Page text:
With the two leaders of the United States and the United Nations taking office in January, rift appears to be growing between Donald Trump’s administration and the top world body led by Antonio Guterres, mostly over the Israeli-Palestinian conflict.
Trump and Guterres made simultaneous statements on the necessity of the two-state solution to settle the conflict, yet with two different positions.
While Guterres reiterated on Wednesday in Cairo, the final destination of his first regional tour, that “there is no plan B for the two-state solution,” Trump was reassuring Israeli Prime Minister Benjamin Netanyahu over unlimited U.S. support.
In a joint press conference in Washington, Trump backed off U.S. commitment to support the two-state solution and said it was not the only way to achieve Mideast peace.
“I am looking at two-state and one-state, and I like the one that both parties like,” said Trump, adding the Palestinians and Israelis “must directly negotiate” and they both will have to make compromises.
Trump’s remarks failed the Arab world and prompted the Arab League to respond with a statement reiterating the necessity of the establishment of an independent Palestinian state alongside Israel based on the 1967 borders with Jerusalem as its capital city.
After a meeting with Guterres in Cairo on Thursday, Arab League chief Ahmed Aboul-Gheit said in a statement that the conflict “requires a comprehensive and just peace based on a two-state solution with an independent Palestinian state.”
Egypt, whose leader Abdel-Fattah al-Sisi eyes promising relations with Trump, also made a similar statement to reiterate its support for the two-state solution.
Israel has always been blamed by the international community for the deadlock of the Middle East peace process due to its settlement expansion policy that is rejected even by its strongest ally, the U.S..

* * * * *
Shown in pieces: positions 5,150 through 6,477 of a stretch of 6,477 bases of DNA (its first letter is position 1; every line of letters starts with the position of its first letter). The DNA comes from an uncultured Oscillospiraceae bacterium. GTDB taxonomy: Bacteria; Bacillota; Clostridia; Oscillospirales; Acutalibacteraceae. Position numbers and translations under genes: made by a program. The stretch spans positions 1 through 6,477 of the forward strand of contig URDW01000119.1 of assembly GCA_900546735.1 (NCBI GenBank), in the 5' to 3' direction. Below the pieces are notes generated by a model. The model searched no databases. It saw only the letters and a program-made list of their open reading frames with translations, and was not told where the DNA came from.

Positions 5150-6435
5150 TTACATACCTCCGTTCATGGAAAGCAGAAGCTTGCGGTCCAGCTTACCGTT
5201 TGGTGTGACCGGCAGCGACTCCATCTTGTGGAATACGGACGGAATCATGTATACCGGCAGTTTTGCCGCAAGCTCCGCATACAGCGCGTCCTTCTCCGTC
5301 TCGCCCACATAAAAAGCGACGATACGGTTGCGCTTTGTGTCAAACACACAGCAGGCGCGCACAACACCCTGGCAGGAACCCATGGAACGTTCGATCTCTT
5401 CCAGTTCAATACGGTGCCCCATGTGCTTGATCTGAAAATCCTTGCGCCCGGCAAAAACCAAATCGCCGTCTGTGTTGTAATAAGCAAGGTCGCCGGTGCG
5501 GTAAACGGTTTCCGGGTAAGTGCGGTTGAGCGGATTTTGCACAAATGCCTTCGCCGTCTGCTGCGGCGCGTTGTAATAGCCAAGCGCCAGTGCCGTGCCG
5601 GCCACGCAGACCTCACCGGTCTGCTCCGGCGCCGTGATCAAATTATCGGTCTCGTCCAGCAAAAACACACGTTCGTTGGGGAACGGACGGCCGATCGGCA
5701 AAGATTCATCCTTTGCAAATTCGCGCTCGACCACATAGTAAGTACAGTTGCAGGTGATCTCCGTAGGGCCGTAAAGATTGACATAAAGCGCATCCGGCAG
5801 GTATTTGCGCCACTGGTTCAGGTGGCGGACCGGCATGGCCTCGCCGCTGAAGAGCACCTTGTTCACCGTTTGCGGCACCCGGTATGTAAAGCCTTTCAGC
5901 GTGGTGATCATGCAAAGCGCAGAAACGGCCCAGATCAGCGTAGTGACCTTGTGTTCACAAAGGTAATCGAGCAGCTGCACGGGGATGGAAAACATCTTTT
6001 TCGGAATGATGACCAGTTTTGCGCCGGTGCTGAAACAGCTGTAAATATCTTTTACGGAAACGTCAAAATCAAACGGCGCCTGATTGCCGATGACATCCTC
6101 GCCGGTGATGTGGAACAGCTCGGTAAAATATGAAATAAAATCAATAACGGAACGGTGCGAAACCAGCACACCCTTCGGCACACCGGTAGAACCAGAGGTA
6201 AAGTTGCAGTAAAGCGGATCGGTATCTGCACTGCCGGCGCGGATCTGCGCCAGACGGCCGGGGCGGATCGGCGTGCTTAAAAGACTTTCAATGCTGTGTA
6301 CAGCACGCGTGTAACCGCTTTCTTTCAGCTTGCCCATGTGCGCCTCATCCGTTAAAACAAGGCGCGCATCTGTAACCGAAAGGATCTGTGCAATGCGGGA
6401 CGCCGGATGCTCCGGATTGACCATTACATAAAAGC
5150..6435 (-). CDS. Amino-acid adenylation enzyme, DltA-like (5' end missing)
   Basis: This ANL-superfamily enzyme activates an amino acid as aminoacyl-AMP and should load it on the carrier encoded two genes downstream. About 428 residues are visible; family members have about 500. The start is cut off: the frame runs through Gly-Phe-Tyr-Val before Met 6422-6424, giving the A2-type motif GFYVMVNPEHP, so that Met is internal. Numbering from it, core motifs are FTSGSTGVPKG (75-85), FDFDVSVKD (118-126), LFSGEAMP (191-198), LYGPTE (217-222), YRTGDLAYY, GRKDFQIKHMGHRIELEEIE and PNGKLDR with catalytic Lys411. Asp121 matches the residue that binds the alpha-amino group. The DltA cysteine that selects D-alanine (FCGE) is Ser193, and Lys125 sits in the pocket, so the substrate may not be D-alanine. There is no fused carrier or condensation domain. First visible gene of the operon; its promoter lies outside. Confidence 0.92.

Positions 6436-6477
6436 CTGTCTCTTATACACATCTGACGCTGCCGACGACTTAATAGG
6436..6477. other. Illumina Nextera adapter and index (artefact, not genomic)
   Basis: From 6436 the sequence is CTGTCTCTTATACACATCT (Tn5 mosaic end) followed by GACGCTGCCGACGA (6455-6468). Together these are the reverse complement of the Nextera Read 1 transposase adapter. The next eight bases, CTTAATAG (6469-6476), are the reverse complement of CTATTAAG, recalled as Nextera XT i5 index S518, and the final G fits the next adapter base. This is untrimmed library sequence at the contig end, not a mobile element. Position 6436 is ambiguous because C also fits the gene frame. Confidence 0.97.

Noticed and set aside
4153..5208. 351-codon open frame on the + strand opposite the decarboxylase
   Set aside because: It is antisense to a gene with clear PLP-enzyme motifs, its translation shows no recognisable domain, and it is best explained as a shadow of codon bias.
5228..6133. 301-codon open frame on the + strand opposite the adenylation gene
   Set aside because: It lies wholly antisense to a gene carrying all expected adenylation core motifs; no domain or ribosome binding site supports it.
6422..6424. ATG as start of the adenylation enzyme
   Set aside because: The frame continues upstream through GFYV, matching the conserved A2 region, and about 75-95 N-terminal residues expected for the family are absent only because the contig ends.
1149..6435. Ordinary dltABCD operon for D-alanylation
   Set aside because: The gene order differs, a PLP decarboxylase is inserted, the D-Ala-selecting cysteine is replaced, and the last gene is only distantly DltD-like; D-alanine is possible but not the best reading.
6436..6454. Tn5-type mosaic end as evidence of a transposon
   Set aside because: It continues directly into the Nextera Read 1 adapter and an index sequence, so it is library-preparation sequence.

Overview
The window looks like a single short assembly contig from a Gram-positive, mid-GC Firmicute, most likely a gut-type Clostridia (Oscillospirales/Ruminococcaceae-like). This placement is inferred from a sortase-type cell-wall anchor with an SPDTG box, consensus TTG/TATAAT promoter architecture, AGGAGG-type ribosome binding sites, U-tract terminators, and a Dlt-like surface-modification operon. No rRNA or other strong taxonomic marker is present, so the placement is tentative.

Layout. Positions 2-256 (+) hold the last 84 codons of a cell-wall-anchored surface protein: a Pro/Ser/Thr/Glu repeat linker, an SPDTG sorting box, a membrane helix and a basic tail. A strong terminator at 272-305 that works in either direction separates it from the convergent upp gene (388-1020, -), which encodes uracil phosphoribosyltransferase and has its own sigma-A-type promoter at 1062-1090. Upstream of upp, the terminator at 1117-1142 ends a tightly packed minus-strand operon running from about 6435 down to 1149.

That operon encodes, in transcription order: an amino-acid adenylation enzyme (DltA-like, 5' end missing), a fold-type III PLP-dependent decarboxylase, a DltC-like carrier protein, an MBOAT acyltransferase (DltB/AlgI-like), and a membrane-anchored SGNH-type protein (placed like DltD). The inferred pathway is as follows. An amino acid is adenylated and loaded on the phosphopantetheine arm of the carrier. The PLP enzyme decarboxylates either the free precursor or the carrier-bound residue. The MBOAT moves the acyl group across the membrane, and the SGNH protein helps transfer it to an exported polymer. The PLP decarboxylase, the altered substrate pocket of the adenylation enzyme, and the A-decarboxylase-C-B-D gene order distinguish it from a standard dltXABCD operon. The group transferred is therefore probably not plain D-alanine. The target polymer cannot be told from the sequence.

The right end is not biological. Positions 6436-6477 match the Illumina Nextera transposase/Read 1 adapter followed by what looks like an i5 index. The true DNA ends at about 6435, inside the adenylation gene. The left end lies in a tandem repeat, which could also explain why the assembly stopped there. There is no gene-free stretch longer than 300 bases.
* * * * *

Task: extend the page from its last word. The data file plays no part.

Still, despite a late 2016 UN Security Council resolution demanding immediate and complete halt of Israeli settlement activities on occupied Palestinian territories, the Israeli parliament approved in February the so-called “Regulation Bill” that retroactively legalizes about 3,850 housing units in dozens of outposts built illegally on privately owned Palestinian lands.
The resolution was hailed by Arabs as “historic” and seen as a spark of light at the end of the tunnel that could lead to U.S.-sponsored Israeli-Palestinian peace talks and put an end to the decades-long conflict.
As the resolution was not vetoed by Barack Obama’s outgoing administration while Trump was a president-elect, Netanyahu accused Obama of orchestrating the whole thing before leaving White House.
Trump made several efforts to stop the anti-settlement UN resolution and pressured Egypt to withdraw it, yet the draft resolution was later resubmitted for vote by New Zealand, Venezuela, Malaysia and Senegal and it was massively endorsed.
To show support for Israel, Trump vowed as a presidential candidate to move the U.S. embassy from Tel Aviv to Jerusalem, which the Palestinians see as the capital city for their future statement.
Confident in Trump’s support, the Israeli government recently announced plans to build about 6,000 Jewish settlement housing units in the West Bank. The U.S. president said to Netanyahu in Washington, “I’d like to see you pull back on settlements for a little bit.”
Failing to stop the anti-settlement resolution as a president-elect, Trump vowed changes at the UN when he would come to the Oval Office. He recalled the resolution at his news conference with Netanyahu on Wednesday and said that the UN treated Israel “very, very unfairly.”
One more difference between Trump’s administration and the UN is seen in their debate over the nominated UN envoy to Libya. Although it seems weird as Libya is a different issue, it is clearly understood when the nominee is no other than former Palestinian Prime Minister Salam Fayyad.
U.S. ambassador to the UN, Nikki Haley, said she was “disappointed” to learn that Guterres named the Palestinian ex-official as envoy to Libya and vetoed the man’s appointment.
“For too long the UN has been unfairly biased in favor of the Palestinian Authority to the detriment of our allies in Israel,” said Trump’s ambassador. Enditem
Source: Mahmoud Fouly, Xinhua/NewsGhana.com.gh